Bring us, O Lord God

John Donne

John Donne

Bring us, O Lord God, at our last awakening
into the house and gate of heaven,
to enter into that gate and dwell in that house,
where there shall be no darkness nor dazzling,
but one equal light;
no noise nor silence, but one equal music;
no fears nor hopes, but one equal possession;
no ends nor beginnings, but one equal eternity;
in the habitations of thy glory and dominion                                                                           world without end.   —  John Donne

This may be my favorite poem.  I read it often in sermons at funerals as it gets at something intangible that touches me deeply.  Donne puts his inspired finger square on the point and that point is at the beginning.  Since the day of disobedience and the eviction of our for-bearers  from the Garden of Bliss,  we ride, caught on the horns of a PoemsbyJDdilemma of opposites.

If evil and good were not enough to learn, all the opposites imaginable caught us like wires, a nest, no a web of wires pulling in contradiction: up/down – in/out – come/go – black/white – friend/foe – hate and love and endless pullings such that we scream for release.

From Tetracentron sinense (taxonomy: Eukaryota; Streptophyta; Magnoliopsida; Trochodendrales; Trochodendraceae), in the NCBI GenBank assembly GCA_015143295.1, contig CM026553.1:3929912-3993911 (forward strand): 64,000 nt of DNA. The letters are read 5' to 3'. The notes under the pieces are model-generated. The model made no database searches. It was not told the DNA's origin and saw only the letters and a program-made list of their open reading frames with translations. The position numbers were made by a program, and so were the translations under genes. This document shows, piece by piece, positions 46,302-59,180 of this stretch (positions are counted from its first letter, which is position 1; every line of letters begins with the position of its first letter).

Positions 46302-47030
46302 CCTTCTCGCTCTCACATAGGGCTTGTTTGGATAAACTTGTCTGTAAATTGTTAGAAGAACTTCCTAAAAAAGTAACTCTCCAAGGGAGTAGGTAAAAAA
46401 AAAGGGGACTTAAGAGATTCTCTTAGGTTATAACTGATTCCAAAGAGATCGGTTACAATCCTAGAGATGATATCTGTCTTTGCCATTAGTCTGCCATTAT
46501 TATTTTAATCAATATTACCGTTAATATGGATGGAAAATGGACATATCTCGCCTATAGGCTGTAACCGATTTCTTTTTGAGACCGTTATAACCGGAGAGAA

Through the maze, thicket of consternation and briars of expediency God longs for us; His Son came for us and The Holy Ghost schemes for that through union with God all contradictions, all opposites meet that we may be one, even as the Father and the Son are One!

It is here that Donne speaks the eternal truth:

no noise nor silence, but one equal music;
no fears nor hopes, but one equal possession;
no ends nor beginnings, but one equal eternity.

We shall be One and beloved it will be enough.

wey-navigation-at-pyrford2

The Summer House on the River Wey, near the Village of Ripley. Here John Donne, Dean of Saint Paul’s, lived from 1600 – 1604

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